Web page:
This book describes the analysis and behaviour of internal flows encountered in propulsion systems, fluid machinery (compressors, turbines and pumps) and ducts (diffusers, nozzles and combustion chambers). The focus is on phenomena that are important in setting the performance of a broad range of fluid devices. The authors show that even for complex processes one can learn a great deal about the behaviour of such devices from a clear understanding and rigorous use of basic principles. Throughout the book they illustrate theoretical principles by reference to technological applications. The strong emphasis on fundamentals, however, means that the ideas presented can be applied beyond internal flow to other types of fluid motion. The book equips students and practising engineers with a range of new analytical tools. These tools offer enhanced interpretation and application of both experimental measurements and the computational procedures that characterize modern fluids engineering.
Edward M. Greitzer received his PhD from Harvard University and is the H. N. Slater Professor of Aeronautics and Astronautics at the Massachusetts Institute of Technology. Prior to joining MIT he was with the Pratt & Whitney Division of United Technologies Corporation. He has been a member of the U.S. Air Force Scientific Advisory Board, the NASA Aeronautics Advisory Committee, and Chair of the ASME International Gas Turbine Institute Board of Directors. He is a Fellow of the ASME and AIAA and was elected in 1995 to the National Academy of Engineering. Choon Sooi Tan received his PhD from the Massachusetts Institute of Technology and is currently a Senior Research Engineer in the Gas Turbine: Laboratory at MIT. Martin B. Graf received his PhD from the Massachusetts Institute of Technology and is currently a Project Manager at the consulting firm Mars & Company. Before joining Mars he spent two years with the Pratt & Whitney Division of United Technologies Corporation. He is the author of several scientific papers and holds a U.S. patent.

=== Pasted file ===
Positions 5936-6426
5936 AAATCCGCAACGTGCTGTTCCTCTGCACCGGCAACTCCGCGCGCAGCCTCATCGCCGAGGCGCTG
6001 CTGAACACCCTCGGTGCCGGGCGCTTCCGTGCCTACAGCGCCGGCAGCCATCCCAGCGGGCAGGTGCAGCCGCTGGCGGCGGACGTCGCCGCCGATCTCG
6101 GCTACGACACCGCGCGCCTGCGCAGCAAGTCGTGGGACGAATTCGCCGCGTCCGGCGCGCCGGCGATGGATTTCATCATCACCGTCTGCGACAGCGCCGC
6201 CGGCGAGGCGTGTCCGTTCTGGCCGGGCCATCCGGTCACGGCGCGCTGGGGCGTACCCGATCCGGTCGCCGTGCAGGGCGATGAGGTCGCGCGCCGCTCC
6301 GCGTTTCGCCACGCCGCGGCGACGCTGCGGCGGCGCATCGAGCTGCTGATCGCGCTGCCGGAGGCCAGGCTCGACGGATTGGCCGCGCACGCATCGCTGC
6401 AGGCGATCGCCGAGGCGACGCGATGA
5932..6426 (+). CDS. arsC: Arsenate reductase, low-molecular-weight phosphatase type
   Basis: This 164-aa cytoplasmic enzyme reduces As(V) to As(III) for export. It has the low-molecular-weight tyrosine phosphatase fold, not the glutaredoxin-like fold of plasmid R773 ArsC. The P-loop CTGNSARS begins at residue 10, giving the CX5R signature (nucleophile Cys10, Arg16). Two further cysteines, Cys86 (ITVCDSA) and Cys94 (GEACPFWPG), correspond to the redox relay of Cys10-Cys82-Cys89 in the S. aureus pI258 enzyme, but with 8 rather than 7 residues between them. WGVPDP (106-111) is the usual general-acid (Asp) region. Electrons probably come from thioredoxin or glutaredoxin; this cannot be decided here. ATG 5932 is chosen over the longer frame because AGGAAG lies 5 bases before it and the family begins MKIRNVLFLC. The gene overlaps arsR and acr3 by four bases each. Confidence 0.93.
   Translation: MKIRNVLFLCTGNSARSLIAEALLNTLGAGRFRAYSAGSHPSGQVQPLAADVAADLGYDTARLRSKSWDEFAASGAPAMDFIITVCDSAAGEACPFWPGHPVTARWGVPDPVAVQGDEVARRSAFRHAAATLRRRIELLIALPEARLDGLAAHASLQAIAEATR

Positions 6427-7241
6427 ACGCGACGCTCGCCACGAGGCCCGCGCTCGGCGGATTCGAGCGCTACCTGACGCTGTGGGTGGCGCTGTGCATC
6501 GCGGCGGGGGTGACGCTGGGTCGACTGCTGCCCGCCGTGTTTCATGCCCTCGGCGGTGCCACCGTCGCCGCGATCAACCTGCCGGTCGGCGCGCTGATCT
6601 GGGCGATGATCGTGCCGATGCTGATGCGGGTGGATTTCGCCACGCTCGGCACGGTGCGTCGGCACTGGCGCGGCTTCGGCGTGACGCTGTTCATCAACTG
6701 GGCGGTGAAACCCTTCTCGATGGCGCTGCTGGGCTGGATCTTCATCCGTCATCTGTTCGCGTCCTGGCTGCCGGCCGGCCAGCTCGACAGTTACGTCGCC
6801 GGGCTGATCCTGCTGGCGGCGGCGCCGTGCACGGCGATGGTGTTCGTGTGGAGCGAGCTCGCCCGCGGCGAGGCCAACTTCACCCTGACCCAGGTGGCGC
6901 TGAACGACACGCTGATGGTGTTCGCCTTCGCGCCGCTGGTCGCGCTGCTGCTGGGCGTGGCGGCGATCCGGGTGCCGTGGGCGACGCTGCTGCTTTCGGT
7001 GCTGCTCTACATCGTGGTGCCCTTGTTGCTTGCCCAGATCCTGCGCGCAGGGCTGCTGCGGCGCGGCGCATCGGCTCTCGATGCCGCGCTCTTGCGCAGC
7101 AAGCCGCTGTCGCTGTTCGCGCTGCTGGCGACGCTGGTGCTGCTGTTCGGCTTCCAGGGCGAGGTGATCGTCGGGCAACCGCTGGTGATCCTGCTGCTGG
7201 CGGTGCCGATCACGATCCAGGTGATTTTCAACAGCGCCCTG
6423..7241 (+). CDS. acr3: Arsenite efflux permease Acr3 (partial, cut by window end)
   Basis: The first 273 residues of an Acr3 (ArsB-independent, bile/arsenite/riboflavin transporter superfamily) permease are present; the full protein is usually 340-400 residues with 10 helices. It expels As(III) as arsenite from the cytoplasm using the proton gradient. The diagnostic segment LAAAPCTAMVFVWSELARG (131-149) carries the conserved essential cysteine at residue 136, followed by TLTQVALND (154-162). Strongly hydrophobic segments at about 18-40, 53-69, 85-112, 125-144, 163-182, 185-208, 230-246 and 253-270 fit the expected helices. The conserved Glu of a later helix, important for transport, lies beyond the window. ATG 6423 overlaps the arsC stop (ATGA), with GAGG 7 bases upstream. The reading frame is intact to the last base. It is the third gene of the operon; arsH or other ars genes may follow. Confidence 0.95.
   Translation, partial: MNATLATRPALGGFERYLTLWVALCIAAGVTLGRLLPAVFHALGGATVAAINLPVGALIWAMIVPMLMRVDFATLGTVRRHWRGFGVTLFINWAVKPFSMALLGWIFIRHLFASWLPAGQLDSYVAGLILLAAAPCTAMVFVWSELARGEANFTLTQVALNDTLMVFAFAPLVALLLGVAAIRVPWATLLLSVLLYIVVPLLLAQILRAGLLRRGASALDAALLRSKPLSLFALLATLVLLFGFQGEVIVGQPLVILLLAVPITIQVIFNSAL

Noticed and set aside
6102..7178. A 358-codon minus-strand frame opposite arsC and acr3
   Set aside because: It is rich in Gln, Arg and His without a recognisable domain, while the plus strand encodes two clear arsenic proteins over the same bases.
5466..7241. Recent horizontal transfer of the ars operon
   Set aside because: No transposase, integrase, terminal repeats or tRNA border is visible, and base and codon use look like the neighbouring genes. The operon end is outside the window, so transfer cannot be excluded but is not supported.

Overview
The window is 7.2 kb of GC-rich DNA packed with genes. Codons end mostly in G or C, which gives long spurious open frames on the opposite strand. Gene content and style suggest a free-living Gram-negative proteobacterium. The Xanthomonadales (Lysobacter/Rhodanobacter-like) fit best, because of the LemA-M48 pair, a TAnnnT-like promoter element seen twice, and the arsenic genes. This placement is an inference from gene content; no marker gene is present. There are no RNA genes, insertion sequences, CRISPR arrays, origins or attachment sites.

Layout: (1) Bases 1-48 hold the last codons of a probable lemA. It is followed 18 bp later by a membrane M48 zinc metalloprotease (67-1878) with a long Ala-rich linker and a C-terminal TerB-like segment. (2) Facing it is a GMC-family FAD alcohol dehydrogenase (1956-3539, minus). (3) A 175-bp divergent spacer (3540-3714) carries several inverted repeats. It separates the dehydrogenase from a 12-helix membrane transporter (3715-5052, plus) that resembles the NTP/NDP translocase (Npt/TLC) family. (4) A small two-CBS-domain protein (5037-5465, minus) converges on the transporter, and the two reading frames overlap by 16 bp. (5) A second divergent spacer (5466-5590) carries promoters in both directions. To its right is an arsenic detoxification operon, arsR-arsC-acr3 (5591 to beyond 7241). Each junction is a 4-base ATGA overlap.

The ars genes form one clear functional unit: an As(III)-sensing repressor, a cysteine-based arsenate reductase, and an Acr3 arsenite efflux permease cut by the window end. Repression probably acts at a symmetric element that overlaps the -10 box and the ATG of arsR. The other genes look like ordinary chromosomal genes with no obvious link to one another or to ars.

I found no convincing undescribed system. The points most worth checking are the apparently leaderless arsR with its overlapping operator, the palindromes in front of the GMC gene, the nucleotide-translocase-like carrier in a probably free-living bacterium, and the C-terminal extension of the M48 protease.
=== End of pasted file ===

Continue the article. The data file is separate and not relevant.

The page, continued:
Preface; Acknowledgements; Conventions and nomenclature; 1. Equations of motion; 2. Some useful basic ideas; 3. Vorticity and circulation; 4. Boundary layers and free shear layers; 5. Loss sources and loss accounting; 6. Unsteady flow; 7. Flow in rotating passages; 8. Swirling flow; 9. Generation of streamwise vorticity and three-dimensional flow; 10. Compressible internal flow; 11. Flow with heat addition; 12. Non-uniform flow in fluid components; References; Supplementary references appearing in figures; Index.